problems for Coach Collins in his second year manning the bench. But it
would also get the Sixers a premium talent for the one area—scoring,
still kind of important—where they most lacked production last season,
without sacrificing anyone who was (or should have been) in the team's
long-term plans to begin with or messing with the team's core strengths
of youth and athleticism. Besides, at just $11 million a year, Monta's
highly reasonable contract would very likely be flippable elsewhere
should he prove a poor fit for the Sixers, making him much less of a
binding long-term financial commitment then certain other players at his
near-All-Star level, Iguodala included. And I'm telling you, as
frustrating as his occasional 7-24, 9-28, 11-32 shooting nights would
be, there are going to be nights where Ellis would absolutely set the
Wells Fargo Center on fire, providing offense on a level not seen in
Philadelphia since that other little guy with efficiency issues got
traded to Denver four years back.

As for whether or not Thorn and Stefanski should (or will)
ultimately pull the trigger on the deal, I'm still not sure. I'd first
like them to explore their options with Minnesota, who are in desperate
need of the kind of veteran, defensive help that Iguodala offers, and
have at various points been dangling the #2 pick in the draft, as well
as potential first-option scoring forward Michael Beasley (himself the
#2 pick a few years back) as bait for potential sellers. If we could
work out some sort of 'Dre-focused deal with the Wolves for one of those
two assets, I think they'd be a little more valuable and less
potentially destructive to the team than trading for Monta would be. But
if not, I think Iguodala-Ellis is a deal that definitely has its
advantages, and might be the kind of dice-roll that the team needs to
take in order to start moving towards taking that next step at a team.
At the very least, it would guarantee that next year would break the
team's streak of seasons where nothing but low-leverage, lateral moves
were made, and show that Thorn and Stefanski are willing to make moves
that might actually put their jobs in jeopardy should they not pan out.
It's a sign of life I'd like to see on occasion from our front office.

CSNPhilly Internship - Advertising/Sales

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CSNPhilly Internship - Advertising/Sales

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Instant Replay: Phillies 9, Astros 0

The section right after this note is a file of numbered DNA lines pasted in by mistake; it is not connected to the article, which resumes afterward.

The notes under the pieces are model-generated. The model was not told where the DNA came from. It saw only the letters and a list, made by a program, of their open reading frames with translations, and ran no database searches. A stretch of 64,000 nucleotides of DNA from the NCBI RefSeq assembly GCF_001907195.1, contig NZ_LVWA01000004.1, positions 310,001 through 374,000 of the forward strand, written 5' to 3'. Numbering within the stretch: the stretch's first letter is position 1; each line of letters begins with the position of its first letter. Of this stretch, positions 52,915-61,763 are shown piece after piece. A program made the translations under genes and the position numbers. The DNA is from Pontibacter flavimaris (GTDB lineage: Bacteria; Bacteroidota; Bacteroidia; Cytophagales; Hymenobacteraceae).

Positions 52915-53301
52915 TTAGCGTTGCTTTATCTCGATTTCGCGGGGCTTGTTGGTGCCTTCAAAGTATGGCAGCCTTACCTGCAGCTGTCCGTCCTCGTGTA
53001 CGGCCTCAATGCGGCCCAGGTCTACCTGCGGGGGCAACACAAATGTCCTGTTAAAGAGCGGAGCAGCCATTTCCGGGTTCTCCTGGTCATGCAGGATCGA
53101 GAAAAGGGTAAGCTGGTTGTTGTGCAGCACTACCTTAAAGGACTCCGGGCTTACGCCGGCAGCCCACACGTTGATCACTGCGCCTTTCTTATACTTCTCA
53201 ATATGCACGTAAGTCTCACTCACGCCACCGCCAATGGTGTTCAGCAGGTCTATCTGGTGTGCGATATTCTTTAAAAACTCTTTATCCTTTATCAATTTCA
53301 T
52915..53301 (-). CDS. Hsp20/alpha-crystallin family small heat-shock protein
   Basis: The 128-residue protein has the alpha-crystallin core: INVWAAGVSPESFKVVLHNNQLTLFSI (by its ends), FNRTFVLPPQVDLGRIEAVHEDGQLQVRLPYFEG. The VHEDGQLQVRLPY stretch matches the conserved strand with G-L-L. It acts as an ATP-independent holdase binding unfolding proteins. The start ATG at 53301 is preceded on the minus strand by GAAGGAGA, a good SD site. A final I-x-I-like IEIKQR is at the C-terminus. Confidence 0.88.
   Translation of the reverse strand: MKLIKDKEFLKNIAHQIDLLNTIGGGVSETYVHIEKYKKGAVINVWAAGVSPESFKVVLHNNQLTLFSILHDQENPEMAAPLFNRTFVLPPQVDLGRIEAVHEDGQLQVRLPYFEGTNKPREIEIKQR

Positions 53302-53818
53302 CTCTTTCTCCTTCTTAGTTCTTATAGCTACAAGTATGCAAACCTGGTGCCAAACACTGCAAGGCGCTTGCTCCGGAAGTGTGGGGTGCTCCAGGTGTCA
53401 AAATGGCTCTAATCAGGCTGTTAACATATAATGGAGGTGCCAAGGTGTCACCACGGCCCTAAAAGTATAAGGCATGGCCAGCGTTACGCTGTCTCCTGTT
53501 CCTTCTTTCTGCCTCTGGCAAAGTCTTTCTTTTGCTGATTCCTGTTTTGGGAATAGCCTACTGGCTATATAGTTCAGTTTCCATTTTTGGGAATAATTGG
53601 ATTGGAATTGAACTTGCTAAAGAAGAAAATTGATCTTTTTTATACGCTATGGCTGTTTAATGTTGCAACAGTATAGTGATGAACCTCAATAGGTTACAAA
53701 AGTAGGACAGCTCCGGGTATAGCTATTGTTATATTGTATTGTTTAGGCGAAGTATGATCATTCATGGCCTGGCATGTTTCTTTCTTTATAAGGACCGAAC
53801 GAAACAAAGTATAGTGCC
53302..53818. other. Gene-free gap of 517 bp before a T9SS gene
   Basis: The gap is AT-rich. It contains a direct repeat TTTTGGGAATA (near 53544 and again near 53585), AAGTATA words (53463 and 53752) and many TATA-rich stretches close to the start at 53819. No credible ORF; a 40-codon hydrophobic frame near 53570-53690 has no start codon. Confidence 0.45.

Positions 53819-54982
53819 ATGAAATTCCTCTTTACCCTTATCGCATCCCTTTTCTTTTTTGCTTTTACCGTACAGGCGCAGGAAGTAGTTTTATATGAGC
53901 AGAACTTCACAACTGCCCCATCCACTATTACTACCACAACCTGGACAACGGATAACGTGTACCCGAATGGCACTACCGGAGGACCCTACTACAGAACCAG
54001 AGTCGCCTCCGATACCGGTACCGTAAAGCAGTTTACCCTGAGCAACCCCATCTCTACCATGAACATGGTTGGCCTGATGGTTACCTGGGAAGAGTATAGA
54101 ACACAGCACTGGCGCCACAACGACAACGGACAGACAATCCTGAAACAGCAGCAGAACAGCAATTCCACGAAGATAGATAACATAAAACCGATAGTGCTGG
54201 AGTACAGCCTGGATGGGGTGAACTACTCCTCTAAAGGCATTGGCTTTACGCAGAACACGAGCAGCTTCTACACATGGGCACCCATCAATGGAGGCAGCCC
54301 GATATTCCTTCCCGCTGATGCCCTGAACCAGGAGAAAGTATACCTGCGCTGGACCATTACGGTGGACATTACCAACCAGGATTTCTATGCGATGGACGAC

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Instant Replay: Phillies 9, Astros 0

BOX SCORE

Aaron Nola pitched another beauty and batterymate Cameron Rupp smacked a pair of two-run homers to lift the Phillies to a 9-0 win over the powerful Houston Astros at Citizens Bank Park on Wednesday night.

The Astros entered the ballgame averaging a majors-best 7.9 runs in 19 games in July and they had outscored the Phillies, 18-4, in winning the first two games of the series. Nola held them scoreless for six innings.

The Phillies are 35-64.

Houston has the best record in the American League at 67-34.

Starting pitching report
Nola (8-6) held the Astros to four hits over six shutout innings. He walked one and struck out 10, a career high.

Over his last seven starts, Nola is 5-1 with a 1.49 ERA. He has struck out 60 batters in that span and walked just 14. Opponents have hit just .189.

Houston right-hander Mike Fiers (7-5) gave up five hits and three runs over four innings.

Bullpen report
Luis Garcia, Joaquin Benoit and Hector Neris completed the shutout for the Phillies.

Houston right-hander Michael Feliz was hit hard. He gave up eight hits, including two homers, and six runs in two innings of work.

At the plate
Rupp became the first Phillies catcher since Mike Lieberthal in 2006 to hit two homers in a game. Maikel Franco clubbed his 15th homer. Tommy Joseph doubled twice, singled and walked.

Houston hit machine Jose Altuve had a pair of hits, raising his hitting streak to 18 games. He leads the majors in hitting at .365.

Health check
Trade candidate Howie Kendrick left the game with soreness in his left hand. He was hit by a pitch. It's unclear how that will affect his trade status. The Phillies might have to wait until after Monday's non-waiver trade deadline to deal him. Players traded after Monday must first clear waivers.

Reliever Pat Neshek is the Phillie most likely to be dealt before the deadline. The Phils have received extensive interest in him.

Transaction
The Phillies placed Daniel Nava on the disabled list and activated Aaron Altherr from the DL. Altherr started in center field in place of Odubel Herrera, who was not benched (see story).

Up next
The Phillies are off on Thursday. They host the Atlanta Braves in a four-game series beginning on Friday night. Here are the pitching matchups:

Friday night -- RHP Jeremy Hellickson (6-5, 4.73) vs. RHP Julio Teheran (7-8, 4.76)

Saturday night -- RHP Jerad Eickhoff (2-7, 4.71) vs. LHP Sean Newcomb (1-5, 4.81)

Sunday afternoon -- RHP Vince Velasquez (2-6, 5.49) vs. RHP R.A. Dickey (6-7, 4.31).